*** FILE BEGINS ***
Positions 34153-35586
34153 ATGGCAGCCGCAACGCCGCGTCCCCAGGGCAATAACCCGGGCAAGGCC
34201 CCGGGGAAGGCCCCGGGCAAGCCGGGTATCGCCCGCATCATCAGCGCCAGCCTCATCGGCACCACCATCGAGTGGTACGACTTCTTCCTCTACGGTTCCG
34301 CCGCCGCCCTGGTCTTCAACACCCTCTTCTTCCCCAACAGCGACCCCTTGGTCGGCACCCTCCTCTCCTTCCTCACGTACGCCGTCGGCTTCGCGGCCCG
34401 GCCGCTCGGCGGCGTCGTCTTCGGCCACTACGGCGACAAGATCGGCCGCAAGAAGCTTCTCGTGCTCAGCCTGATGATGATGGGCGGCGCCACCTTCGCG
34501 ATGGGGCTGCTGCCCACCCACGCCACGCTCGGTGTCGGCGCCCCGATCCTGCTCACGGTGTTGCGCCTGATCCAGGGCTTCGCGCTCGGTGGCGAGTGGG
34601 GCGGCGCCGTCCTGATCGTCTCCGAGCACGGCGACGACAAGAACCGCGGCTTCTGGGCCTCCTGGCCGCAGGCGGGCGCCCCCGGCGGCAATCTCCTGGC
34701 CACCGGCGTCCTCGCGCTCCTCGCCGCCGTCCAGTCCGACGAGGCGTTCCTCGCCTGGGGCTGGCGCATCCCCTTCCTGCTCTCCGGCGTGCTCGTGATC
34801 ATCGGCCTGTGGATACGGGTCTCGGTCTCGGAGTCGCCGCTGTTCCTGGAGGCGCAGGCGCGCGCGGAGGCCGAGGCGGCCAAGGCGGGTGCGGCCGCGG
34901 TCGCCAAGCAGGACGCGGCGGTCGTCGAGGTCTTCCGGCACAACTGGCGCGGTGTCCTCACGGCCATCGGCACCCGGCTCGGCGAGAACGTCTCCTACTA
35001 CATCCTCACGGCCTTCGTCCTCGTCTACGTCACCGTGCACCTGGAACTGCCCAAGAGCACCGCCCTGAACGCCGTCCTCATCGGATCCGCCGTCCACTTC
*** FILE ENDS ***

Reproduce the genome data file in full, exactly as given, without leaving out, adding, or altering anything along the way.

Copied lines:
Positions 34153-35586
34153 ATGGCAGCCGCAACGCCGCGTCCCCAGGGCAATAACCCGGGCAAGGCC
34201 CCGGGGAAGGCCCCGGGCAAGCCGGGTATCGCCCGCATCATCAGCGCCAGCCTCATCGGCACCACCATCGAGTGGTACGACTTCTTCCTCTACGGTTCCG
34301 CCGCCGCCCTGGTCTTCAACACCCTCTTCTTCCCCAACAGCGACCCCTTGGTCGGCACCCTCCTCTCCTTCCTCACGTACGCCGTCGGCTTCGCGGCCCG
34401 GCCGCTCGGCGGCGTCGTCTTCGGCCACTACGGCGACAAGATCGGCCGCAAGAAGCTTCTCGTGCTCAGCCTGATGATGATGGGCGGCGCCACCTTCGCG
34501 ATGGGGCTGCTGCCCACCCACGCCACGCTCGGTGTCGGCGCCCCGATCCTGCTCACGGTGTTGCGCCTGATCCAGGGCTTCGCGCTCGGTGGCGAGTGGG
34601 GCGGCGCCGTCCTGATCGTCTCCGAGCACGGCGACGACAAGAACCGCGGCTTCTGGGCCTCCTGGCCGCAGGCGGGCGCCCCCGGCGGCAATCTCCTGGC
34701 CACCGGCGTCCTCGCGCTCCTCGCCGCCGTCCAGTCCGACGAGGCGTTCCTCGCCTGGGGCTGGCGCATCCCCTTCCTGCTCTCCGGCGTGCTCGTGATC
34801 ATCGGCCTGTGGATACGGGTCTCGGTCTCGGAGTCGCCGCTGTTCCTGGAGGCGCAGGCGCGCGCGGAGGCCGAGGCGGCCAAGGCGGGTGCGGCCGCGG
34901 TCGCCAAGCAGGACGCGGCGGTCGTCGAGGTCTTCCGGCACAACTGGCGCGGTGTCCTCACGGCCATCGGCACCCGGCTCGGCGAGAACGTCTCCTACTA
35001 CATCCTCACGGCCTTCGTCCTCGTCTACGTCACCGTGCACCTGGAACTGCCCAAGAGCACCGCCCTGAACGCCGTCCTCATCGGATCCGCCGTCCACTTC